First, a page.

The effect of vegetation density on juvenile bluegill diet and growth
Project personnel: Dan Shoup, Mike Nannini, Dave Wahl
Shoup, D.E., Nannini, M.A., and Wahl, D.H. The effect of vegetation density on juvenile bluegill diet and growth in the absence of fish predators. Journal of Freshwater Ecology 27:199-209.
Previous studies suggest that juvenile bluegill Lepomis macrochirus should optimally forage on zooplankton in open water, but that they often forage sub-optimally in dense vegetation to avoid predation risk. Others suggest that foraging in vegetation optimizes energy return due to the higher invertebrate densities associated with this habitat. Conclusions are confounded by the varying levels of pelagic predation risk and no research has addressed the effect of vegetation density on bluegill diet and growth when no fish predators are present and open water habitat is available.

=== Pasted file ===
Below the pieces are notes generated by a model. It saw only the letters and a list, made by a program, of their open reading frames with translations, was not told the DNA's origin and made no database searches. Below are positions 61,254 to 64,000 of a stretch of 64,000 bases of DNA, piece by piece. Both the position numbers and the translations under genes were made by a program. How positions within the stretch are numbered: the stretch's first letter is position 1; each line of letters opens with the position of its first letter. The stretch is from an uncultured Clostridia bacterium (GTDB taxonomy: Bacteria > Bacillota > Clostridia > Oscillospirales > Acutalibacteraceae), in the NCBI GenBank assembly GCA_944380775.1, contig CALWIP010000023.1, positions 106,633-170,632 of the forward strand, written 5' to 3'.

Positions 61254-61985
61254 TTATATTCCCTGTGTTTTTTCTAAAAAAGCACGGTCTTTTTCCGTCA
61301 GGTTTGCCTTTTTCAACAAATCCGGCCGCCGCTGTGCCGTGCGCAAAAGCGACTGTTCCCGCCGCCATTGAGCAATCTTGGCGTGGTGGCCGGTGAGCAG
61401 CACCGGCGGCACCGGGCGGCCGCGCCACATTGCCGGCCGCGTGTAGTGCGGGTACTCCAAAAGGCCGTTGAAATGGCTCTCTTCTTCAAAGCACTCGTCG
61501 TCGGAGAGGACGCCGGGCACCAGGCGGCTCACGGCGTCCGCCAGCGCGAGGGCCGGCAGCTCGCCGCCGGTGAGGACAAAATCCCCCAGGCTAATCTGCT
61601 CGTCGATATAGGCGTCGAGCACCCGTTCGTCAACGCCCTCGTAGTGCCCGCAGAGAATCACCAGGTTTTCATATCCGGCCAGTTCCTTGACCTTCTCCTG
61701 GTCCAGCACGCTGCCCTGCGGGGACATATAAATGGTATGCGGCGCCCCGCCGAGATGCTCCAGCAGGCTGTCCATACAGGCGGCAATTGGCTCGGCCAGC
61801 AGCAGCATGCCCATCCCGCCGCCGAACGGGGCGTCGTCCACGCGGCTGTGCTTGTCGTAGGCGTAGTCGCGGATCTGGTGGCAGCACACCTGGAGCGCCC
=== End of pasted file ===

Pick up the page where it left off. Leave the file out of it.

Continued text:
We used 0.4-ha experimental ponds to evaluate the effects of vegetation density on bluegill diet and growth over a 3-month period. Low vegetation treatments were produced by adding grass carp Ctenopharyngodon idella (N=4), high vegetation treatments had caged grass carp as a control (N=4). Mean vegetation densities were 109 g/m2 (+ 21.0 SE) for the low density and 712 g/m2 (+ 54.3 SE) for the high-density treatments. Once vegetation was established, 15 kg of small (30-50 mm, TL) bluegill were added to each pond. By the end of the 3-month experiment, bluegill in the low vegetation treatment had grown 20% longer than the fish in the high vegetation treatment despite having similar mean stomach fullness. Bluegill in the high vegetation treatment ingested more gastropods and odonates and less benthic prey (chironomids) than did the fish in the low vegetation biomass treatment. Very little planktonic zooplankton were eaten by fish in either treatment despite the lack of predation risk in the open water habitat. These results suggest bluegill chose to forage in vegetated habitat even in the absence of predation risk, resulting in reduced growth.